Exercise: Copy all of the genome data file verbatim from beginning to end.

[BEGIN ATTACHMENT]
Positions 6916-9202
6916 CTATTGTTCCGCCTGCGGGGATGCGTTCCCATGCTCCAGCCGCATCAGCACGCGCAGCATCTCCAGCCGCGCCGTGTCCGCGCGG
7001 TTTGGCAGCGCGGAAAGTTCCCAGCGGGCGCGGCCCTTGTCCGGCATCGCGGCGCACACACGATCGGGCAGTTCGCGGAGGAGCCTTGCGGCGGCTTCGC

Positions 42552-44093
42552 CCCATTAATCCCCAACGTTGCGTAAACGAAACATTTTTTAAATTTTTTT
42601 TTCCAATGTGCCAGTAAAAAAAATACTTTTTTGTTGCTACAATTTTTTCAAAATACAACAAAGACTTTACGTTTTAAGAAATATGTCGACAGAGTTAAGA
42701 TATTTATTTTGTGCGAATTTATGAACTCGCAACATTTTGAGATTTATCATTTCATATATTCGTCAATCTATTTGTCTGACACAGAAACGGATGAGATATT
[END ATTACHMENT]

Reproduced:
Positions 6916-9202
6916 CTATTGTTCCGCCTGCGGGGATGCGTTCCCATGCTCCAGCCGCATCAGCACGCGCAGCATCTCCAGCCGCGCCGTGTCCGCGCGG
7001 TTTGGCAGCGCGGAAAGTTCCCAGCGGGCGCGGCCCTTGTCCGGCATCGCGGCGCACACACGATCGGGCAGTTCGCGGAGGAGCCTTGCGGCGGCTTCGC

Positions 42552-44093
42552 CCCATTAATCCCCAACGTTGCGTAAACGAAACATTTTTTAAATTTTTTT
42601 TTCCAATGTGCCAGTAAAAAAAATACTTTTTTGTTGCTACAATTTTTTCAAAATACAACAAAGACTTTACGTTTTAAGAAATATGTCGACAGAGTTAAGA
42701 TATTTATTTTGTGCGAATTTATGAACTCGCAACATTTTGAGATTTATCATTTCATATATTCGTCAATCTATTTGTCTGACACAGAAACGGATGAGATATT